Everything old is new again, and we walk in footprints that have already been made.

In the early stages of the Cold War, the United States and China nearly came to blows over a pair of small islands off of China’s coast. In 1955 and again in 1958, China and the United States came dangerously close to active combat over control of Quemoy and Matsu, two small islands just off the coast of the mainland PRC. The 1955 crisis incurred heavy bombardment of Taiwanese-controlled islands by the PLA, which the US responded to by threatening the use of nuclear weapons. The Eisenhower administration worried that the surrender of any Taiwanese territory would have such a demoralizing effect on the Republic of China government that it could cause the collapse of Chiang Kai Shek’s regime.

A second crisis erupted in 1958 to a considerably more deadly effect. A Chinese attempt to seize the small island of Dongding was repulsed, which triggered a massive PLA artillery response that killed over 500 Taiwanese soldiers This time the crisis also involved aircraft, as dozens of Chinese MiGs fought against US-build Taiwanese F-86 Sabres. Due to advantages in missile technology, the Taiwanese prevailed with something along the lines of a 15-1 kill ratio. By October the United States had sufficiently demonstrated its commitment to defending the islands that the PRC backed down. Taiwan and China settled into a desultory pattern of bombarding one another on alternate days of the week, a practice that continued into the 1970s.

Now, a new wargame from the Center for New American Security examines what might happen if China seized one of Taiwan’s outlying islands today. Instead of Quemoy and Matsu, the game simulated an attack on the Pratas/Dongsha Islands, an atoll in the South China Sea to the south and west of Formosa. The massive expansion of China’s air and sea power has made such an operation feasible. In the game, Chinese naval forces seize the island and force the surrender of its 500 man garrison, presenting Taipei and Washington with a fait accompli.

The seizure is particularly attractive from legal and political perspectives because the islands, in a sense, already belong to China. The PRC has long claimed de jure control over any territory ruled by Taiwan, and as such no country besides Taiwan has any legal claim to the islands. Thus, it would be remarkably easy for most of the states in the South China Sea (not to mention the wider world) to simply acquiesce in the seizure of the islands; in formal terms, territory would not be changing hands, since most countries already recognize the Beijing government.

The seizure also has political advantages. Washington seems to be coming to the conclusion that it is serious about defending Taiwan from China, although the extent of that defense remains in some question. Washington (and by extension the American populace) is likely to react to the seizure of an outlying island with considerably more ambivalence. The seventeen million people of the Democratic Republic of Taiwan may well be worth fighting for, but a tiny island in the South China Sea probably isn’t worth the expenditure of much blood and treasure. While the CNAS wargame envisioned the potential for Japanese intervention, Tokyo likely has similar qualms about becoming involved in a conflict over a relatively inconsequential piece of territory.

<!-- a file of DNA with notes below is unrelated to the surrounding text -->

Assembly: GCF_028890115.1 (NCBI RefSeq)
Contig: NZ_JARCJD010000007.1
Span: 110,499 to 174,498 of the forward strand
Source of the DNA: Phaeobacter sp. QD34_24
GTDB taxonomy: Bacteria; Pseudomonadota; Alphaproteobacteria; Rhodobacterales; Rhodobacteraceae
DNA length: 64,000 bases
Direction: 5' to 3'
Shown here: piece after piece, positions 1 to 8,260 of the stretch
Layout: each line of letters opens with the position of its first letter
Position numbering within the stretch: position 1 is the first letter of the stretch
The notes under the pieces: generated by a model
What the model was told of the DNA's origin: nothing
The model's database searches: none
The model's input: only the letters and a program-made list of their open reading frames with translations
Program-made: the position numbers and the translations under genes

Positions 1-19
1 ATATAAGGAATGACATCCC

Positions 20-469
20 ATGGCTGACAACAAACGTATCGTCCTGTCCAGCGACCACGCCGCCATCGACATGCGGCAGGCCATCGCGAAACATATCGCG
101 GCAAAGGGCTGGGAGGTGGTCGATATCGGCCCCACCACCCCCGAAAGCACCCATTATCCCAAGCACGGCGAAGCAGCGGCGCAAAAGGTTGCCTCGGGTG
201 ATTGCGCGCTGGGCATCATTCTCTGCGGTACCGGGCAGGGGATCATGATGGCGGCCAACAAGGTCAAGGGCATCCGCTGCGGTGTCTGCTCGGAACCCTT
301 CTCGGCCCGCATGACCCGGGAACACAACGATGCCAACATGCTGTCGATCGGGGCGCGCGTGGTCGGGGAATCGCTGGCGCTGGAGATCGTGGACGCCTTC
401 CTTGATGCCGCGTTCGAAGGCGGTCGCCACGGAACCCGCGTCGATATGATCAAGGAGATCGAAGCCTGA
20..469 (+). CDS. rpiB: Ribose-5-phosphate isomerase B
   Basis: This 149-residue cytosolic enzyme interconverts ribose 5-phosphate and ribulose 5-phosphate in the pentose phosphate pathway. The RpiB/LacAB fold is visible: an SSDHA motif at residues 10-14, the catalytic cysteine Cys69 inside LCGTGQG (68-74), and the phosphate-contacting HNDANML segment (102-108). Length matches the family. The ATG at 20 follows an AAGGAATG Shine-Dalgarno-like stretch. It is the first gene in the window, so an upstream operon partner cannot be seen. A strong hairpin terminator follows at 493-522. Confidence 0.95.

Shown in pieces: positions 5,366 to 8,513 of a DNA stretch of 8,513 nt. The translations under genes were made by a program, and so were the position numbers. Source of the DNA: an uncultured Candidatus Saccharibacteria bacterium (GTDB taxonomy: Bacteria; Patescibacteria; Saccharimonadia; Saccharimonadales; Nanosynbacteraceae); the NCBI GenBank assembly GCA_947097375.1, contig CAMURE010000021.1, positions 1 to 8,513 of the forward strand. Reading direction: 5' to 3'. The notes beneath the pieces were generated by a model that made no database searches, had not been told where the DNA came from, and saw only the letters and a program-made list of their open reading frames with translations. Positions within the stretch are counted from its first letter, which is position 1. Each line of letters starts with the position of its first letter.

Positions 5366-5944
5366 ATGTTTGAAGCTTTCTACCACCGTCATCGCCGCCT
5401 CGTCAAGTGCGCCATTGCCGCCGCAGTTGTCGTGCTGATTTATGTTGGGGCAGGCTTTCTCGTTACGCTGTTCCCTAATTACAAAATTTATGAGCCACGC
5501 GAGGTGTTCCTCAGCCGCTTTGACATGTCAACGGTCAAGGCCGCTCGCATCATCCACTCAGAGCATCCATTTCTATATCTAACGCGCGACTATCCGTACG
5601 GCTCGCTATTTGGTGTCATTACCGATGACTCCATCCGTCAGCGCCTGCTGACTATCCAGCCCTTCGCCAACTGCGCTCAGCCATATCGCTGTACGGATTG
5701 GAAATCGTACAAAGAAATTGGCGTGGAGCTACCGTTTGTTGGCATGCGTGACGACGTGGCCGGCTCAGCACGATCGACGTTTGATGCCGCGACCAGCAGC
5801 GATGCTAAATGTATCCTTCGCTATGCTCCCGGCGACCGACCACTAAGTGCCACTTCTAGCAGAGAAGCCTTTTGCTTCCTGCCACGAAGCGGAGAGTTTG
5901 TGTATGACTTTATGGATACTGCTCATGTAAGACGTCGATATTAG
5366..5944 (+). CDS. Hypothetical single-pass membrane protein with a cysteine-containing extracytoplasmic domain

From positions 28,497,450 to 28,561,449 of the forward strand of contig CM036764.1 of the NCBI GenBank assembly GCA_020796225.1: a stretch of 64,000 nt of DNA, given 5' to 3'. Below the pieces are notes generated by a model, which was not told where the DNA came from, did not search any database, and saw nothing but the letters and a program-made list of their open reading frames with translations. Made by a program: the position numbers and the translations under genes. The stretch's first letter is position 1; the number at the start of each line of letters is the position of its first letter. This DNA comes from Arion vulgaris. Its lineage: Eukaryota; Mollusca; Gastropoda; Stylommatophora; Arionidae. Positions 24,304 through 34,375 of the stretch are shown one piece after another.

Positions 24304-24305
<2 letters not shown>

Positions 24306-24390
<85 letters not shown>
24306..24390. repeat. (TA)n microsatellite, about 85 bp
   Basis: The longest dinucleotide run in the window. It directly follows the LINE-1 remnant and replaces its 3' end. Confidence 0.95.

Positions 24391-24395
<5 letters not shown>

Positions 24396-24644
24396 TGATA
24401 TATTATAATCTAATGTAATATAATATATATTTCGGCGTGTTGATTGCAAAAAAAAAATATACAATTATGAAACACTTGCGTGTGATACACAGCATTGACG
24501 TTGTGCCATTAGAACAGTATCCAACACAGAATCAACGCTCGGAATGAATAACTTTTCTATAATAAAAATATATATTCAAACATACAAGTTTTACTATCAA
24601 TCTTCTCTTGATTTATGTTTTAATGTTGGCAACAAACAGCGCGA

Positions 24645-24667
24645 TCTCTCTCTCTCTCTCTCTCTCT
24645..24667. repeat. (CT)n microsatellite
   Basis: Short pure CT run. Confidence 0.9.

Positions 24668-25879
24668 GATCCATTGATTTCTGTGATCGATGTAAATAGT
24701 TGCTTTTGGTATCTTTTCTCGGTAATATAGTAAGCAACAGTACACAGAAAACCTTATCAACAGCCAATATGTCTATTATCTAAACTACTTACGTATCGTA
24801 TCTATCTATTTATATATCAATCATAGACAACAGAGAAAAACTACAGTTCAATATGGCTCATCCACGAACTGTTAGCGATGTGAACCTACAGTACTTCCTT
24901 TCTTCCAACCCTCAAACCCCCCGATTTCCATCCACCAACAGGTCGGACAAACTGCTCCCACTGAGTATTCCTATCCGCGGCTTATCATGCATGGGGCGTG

During the Straits Crises of the 1950s, the United States enjoyed presumptive military dominance over China even in the PRC’s home waters. The Soviet Union was unenthusiastic about supporting the PRC, while the Eisenhower administration, facing strong domestic pressure, had committed to the survival of Chiang Kai Shek’s regime. The lack of economic or diplomatic contact between China and the United States meant that a conflict would have few stakes beyond the military outcome. Thus, the United States could lean into the conflict and lean on Beijing until Mao gave in.

These conditions do not hold today, which makes the CNAS exercise so interesting. The US no longer holds such an edge at sea and in the air that it can guarantee easy victory against the PRC.  The Republic of China has consolidated itself and is under no plausible danger of collapse. There is good reason to think that fighting for an outlying island might be too much for the United States. It is surely a dangerous gamble for the PRC, and both Washington and Tokyo could make Beijing pay an economic price for such brinksmanship. But if the PRC is looking for a way to stir the pot, it’s a move that the US would find hard to prevent and equally difficult to reverse.

Now a 1945 Contributing Editor, Dr. Robert Farley is a Senior Lecturer at the Patterson School at the University of Kentucky. Dr. Farley is the author of Grounded: The Case for Abolishing the United States Air Force (University Press of Kentucky, 2014), the Battleship Book (Wildside, 2016), and Patents for Power: Intellectual Property Law and the Diffusion of Military Technology (University of Chicago, 2020).

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